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Lack of time not an issue - Farrell

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    30 May 2017     Getty Images

The Lions left Heathrow on Monday (UK time) and arrive in Auckland on Wednesday after an overnight stopover in Melbourne. Their first game is in Whangarei on Saturday against the Provincial Barbarians.
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Farrell told British media before the side left that the Lions squad was full of 'world-class' players who could cope.

"It's not just the time you put in on the pitch, there's plenty of time off it to ensure you're in a good place to be prepared for what's coming up.

"Some lads are going to have some catching up to do, but we'll be on the same page. There is not loads and loads to learn," he said.

Farrell said the Lions weren't heading to New Zealand just to take part. They were all going with the attitude of winning.

"The more conversations you have, the more you talk about it between yourselves then the better it is in training and then games. You have to [have the belief]," he said.

The squad selected for the tour was 'brilliant', he said.

"If we get that right and make sure we're on the same page as quick as possible then I think this squad will challenge anyone.

"It's a tough challenge. They're the best team in the world so to go down there and play in their back garden is a massive challenge. Their Super Rugby teams are on fire at the minute so they'll be a big test," he said.

The side left London with no injury concerns although Wales and Scarlets hooker Ken Owens would not be considered for the opening game.



The team to play the Provincial Barbarians is likely to contain the 14 players who attended the Lions' first training camp in Wales.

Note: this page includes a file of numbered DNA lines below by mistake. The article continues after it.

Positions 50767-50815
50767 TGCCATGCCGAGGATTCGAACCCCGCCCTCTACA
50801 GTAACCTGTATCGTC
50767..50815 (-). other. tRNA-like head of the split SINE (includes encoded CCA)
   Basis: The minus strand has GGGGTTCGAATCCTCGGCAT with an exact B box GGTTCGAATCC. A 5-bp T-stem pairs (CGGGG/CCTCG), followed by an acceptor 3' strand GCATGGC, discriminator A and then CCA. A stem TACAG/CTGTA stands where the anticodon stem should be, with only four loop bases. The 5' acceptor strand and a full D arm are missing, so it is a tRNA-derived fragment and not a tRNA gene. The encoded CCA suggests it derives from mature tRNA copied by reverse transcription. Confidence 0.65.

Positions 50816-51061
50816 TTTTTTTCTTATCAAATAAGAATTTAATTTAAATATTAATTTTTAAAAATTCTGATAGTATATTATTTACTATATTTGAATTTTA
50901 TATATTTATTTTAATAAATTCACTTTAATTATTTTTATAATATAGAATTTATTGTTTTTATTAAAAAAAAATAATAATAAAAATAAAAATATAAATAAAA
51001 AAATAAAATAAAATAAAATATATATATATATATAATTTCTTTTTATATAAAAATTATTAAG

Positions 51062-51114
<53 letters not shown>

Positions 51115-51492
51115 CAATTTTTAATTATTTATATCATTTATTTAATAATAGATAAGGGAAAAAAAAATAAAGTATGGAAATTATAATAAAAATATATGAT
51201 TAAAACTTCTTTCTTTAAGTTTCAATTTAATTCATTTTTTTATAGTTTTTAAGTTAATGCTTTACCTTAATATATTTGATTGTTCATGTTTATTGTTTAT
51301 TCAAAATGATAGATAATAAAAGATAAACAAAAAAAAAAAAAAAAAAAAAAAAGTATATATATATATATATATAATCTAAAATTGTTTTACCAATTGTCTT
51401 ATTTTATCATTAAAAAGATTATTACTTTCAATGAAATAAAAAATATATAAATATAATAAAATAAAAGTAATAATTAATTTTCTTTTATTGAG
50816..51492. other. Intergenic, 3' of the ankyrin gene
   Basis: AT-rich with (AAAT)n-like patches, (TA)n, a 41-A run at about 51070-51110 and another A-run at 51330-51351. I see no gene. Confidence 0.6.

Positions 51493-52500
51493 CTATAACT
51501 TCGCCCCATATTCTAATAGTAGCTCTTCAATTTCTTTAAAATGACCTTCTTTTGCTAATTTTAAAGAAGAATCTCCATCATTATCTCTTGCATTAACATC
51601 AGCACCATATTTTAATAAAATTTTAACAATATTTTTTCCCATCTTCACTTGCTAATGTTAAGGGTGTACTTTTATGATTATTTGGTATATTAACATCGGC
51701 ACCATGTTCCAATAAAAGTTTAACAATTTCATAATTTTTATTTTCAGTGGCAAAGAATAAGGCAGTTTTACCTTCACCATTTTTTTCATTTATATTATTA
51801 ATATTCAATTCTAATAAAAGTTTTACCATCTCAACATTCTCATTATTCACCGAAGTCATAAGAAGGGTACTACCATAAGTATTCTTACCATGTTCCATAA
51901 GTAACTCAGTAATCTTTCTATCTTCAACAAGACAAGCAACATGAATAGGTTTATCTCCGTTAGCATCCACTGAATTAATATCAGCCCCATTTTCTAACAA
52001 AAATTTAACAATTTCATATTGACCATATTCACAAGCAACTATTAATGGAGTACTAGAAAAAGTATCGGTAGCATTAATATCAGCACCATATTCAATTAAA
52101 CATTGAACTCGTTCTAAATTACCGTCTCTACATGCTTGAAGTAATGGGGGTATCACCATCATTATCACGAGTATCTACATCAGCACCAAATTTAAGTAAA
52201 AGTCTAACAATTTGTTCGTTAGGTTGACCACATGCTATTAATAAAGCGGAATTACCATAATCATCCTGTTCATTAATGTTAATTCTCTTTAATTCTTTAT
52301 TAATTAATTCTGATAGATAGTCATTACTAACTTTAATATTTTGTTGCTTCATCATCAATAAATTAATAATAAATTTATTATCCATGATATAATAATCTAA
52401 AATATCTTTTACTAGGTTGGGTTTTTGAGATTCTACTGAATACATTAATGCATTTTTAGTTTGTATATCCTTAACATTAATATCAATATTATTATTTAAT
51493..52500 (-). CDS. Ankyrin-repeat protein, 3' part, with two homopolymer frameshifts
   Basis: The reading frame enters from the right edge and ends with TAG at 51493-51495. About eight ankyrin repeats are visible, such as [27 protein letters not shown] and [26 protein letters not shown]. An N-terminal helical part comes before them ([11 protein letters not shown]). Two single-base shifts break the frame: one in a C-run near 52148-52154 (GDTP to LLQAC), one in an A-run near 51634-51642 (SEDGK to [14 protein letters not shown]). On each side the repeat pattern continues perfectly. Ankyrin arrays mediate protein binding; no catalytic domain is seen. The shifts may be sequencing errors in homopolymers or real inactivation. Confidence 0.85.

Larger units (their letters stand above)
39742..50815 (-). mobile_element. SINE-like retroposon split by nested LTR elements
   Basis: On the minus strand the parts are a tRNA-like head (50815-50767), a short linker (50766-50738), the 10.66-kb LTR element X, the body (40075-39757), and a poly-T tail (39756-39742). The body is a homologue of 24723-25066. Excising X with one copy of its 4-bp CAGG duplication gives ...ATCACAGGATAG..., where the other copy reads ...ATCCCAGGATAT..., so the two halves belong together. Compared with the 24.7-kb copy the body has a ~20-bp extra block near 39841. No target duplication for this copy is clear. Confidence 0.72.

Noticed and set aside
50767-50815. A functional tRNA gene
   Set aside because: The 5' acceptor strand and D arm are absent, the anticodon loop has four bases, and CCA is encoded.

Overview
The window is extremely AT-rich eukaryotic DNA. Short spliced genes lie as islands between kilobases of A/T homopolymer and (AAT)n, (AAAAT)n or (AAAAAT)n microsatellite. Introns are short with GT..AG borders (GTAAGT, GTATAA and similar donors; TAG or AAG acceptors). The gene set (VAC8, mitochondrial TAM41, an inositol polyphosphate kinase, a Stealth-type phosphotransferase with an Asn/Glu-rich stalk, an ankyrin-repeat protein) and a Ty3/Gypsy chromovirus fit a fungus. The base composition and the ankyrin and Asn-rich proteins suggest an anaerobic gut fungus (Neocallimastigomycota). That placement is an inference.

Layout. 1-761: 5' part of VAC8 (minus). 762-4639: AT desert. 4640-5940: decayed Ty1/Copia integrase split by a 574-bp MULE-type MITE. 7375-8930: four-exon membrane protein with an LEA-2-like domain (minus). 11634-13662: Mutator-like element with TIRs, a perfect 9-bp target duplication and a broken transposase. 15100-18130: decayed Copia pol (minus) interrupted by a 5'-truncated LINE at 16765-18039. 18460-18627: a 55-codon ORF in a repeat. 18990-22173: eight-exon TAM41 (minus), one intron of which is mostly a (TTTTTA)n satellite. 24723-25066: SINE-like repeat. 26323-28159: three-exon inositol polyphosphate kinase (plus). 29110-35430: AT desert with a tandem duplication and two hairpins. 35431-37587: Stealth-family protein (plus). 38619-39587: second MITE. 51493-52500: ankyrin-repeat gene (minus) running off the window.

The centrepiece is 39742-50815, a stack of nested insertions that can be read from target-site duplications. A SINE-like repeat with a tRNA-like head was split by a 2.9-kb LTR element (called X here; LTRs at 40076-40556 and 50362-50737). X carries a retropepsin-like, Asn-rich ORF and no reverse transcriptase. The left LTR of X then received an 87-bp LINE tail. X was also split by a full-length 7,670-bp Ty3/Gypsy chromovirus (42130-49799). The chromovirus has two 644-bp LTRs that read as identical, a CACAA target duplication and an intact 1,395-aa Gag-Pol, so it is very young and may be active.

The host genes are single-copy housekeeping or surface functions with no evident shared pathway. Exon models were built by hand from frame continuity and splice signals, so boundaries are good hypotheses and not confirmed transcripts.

Meanwhile, England coach Eddie Jones sent the team on its way with a message that the Welsh influence in the squad and tactics would make it 'very tough' to win the series.

"I think they've picked a certain style of team based on the influence of the Welsh coaches, so I think they're looking to attack like Wales, with big gain-line runners, with not much ball movement, and I think you struggle to beat the All Blacks like that.

"It's not only a big physical contest, it's also a big mental contest. You've got to be very disciplined in the way you play, you've got to chip away at them and you've got to keep the pressure on, you've got to exert pressure in areas that they don't like, which is traditionally the close set-piece plays, and then have the ability, when you create opportunities, to turn that into points," he said on Brian Moore's Full Contact podcast.

Jones said he would 'love' to have England play the All Blacks every month.

"The more you play against the best team the more you learn where you need to improve, and they're the best team in the world. And until you play them you never know where the gaps are, where you need to work on, or where you're better than they are," he said.